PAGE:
OSU Institute of Technology has been named one of the 2016 Most Promising Places to Work in Community Colleges in an announcement today by the National Institute for Staff & Organizational Development (NISOD) and Diverse: Issues in Higher Education magazine.
The designation honors OSUIT for its commitment to workplace diversity, equitable staffing practices, and supportive work environments. This is the second year for the study that highlights nine NISOD member institutions across the country.
“It’s an honor to be recognized for our efforts to make our university an institution that reflects the diverse cultures of our state, country and our world,” said OSUIT President Bill R. Path. “We must strive to make our institution a workplace that embraces and encourages diversity as we set a standard for our students as well.”
OSUIT was the only institution from Oklahoma featured in the list that also included Antelope Valley College in Lancaster, Calif.; Dyersburg State Community College in Dyersburg, Tenn.; Front Range Community College in Westminster, Colo.; Harrisburg Area Community College in Harrisburg, Penn.; Montgomery County Community College in Blue Bell, Penn.; Mountain View College in Dallas; Seward County Community College and Area Technical School in Liberal Kan.; and Southwest Virginia Community College in Richlands, Va.
“We are excited to see the geographic diversity of the schools recognized,” said Ralph Newell, vice president of business development and technology for Diverse. “We were even more pleased that these community colleges are not the more recognizable systems nationally; it speaks to the fact you don’t have to have a big name to succeed and do great work.”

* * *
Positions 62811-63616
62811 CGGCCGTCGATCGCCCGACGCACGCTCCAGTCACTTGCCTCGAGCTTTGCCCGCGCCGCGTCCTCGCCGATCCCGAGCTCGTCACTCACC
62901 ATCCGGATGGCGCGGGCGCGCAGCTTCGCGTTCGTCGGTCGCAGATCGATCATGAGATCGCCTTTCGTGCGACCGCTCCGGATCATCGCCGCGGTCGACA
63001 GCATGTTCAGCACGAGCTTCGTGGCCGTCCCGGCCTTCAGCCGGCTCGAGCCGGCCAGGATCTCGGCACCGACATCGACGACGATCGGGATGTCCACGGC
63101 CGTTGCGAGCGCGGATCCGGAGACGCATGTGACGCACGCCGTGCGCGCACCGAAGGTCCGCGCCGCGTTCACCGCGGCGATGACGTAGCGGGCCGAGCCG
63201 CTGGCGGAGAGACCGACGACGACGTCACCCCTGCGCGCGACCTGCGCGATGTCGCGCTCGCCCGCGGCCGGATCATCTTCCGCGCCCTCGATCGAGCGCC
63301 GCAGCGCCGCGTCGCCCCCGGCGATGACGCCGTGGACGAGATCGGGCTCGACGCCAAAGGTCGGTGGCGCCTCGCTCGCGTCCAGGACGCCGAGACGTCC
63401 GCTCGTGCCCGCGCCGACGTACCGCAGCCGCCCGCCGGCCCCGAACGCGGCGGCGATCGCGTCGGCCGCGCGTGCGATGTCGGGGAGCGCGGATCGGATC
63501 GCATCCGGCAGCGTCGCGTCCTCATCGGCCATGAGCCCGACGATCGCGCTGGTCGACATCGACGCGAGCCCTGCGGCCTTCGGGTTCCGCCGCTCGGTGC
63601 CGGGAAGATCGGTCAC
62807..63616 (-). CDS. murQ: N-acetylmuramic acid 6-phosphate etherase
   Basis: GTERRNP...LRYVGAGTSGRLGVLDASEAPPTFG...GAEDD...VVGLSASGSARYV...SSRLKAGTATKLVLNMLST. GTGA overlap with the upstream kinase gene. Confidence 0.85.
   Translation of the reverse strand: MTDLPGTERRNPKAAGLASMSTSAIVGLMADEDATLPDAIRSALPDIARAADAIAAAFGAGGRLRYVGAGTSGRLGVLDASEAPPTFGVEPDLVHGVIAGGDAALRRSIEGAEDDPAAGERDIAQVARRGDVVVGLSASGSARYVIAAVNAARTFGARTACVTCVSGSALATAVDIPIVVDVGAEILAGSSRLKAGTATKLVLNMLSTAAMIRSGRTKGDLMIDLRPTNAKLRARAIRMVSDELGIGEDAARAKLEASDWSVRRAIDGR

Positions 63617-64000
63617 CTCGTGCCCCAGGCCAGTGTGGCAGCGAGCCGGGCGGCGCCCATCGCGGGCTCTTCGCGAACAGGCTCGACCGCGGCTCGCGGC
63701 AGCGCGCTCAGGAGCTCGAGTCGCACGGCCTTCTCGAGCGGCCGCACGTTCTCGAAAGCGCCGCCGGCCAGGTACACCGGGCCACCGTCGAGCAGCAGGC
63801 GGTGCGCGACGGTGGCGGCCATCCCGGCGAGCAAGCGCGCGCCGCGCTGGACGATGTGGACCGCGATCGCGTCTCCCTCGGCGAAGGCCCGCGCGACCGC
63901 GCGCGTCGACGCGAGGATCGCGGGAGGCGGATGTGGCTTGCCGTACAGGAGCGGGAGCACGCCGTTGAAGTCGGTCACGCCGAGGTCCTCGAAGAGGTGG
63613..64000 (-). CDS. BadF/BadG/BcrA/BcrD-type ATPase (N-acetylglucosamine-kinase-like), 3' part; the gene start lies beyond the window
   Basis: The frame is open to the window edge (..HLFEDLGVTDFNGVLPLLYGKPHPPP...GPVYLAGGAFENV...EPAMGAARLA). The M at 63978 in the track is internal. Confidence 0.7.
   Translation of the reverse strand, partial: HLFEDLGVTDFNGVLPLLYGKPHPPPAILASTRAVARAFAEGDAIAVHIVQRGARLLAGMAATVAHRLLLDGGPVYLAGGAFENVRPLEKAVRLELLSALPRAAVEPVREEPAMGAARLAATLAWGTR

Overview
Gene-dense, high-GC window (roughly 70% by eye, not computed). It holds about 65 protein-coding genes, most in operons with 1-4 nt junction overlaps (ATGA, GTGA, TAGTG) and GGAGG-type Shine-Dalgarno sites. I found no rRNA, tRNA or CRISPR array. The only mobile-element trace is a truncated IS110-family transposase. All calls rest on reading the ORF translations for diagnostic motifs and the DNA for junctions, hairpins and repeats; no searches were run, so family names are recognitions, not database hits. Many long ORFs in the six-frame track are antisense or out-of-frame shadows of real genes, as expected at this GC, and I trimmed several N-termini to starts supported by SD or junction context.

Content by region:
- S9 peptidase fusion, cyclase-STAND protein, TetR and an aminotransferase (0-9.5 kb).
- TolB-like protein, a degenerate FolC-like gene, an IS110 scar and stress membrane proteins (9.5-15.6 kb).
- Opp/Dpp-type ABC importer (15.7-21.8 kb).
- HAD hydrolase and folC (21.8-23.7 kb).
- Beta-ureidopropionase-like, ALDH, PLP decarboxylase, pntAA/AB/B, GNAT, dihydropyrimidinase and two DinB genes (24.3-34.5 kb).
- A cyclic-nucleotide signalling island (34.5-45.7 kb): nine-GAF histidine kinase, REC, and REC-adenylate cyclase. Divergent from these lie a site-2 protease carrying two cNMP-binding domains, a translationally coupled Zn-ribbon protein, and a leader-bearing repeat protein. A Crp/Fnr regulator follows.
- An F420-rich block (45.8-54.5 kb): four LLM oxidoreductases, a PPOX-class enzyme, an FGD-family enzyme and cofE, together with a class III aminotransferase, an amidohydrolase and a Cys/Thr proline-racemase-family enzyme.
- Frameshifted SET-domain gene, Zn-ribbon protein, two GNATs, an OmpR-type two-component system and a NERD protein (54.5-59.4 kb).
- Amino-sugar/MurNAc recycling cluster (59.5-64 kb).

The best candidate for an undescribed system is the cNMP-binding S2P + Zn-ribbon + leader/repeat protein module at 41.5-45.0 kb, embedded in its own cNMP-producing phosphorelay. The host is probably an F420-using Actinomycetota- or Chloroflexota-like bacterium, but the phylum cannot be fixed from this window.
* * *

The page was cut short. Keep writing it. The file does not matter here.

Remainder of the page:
The collaborative initiative between NISOD and Diverse consists of a national study conducted by the Center for Higher Education Enterprise (CHEE) at The Ohio State University, under the leadership of Dr. Terrell L. Strayhorn. The national study employs a web-based survey approach to elicit information from NISOD member institutions. A multipart, weighted algorithm was used to classify the responding institutions in the final phase of analysis. Full results from the national study are presented in the May 19th edition of Diverse magazine
“Our study yields insight into diversity practices at the nation’s community colleges and offers a useful tool for employers, career services staff, and job seekers across the country,” Strayhorn said. “We hope it serves as a tool for the broader community college enterprise too.”
The 2016 Most Promising Places to Work in Community Colleges will be recognized at NISOD’s 2016 International Conference on Teaching and Leadership Excellence in Austin, TX during the closing session on Tuesday, May 31, 2016.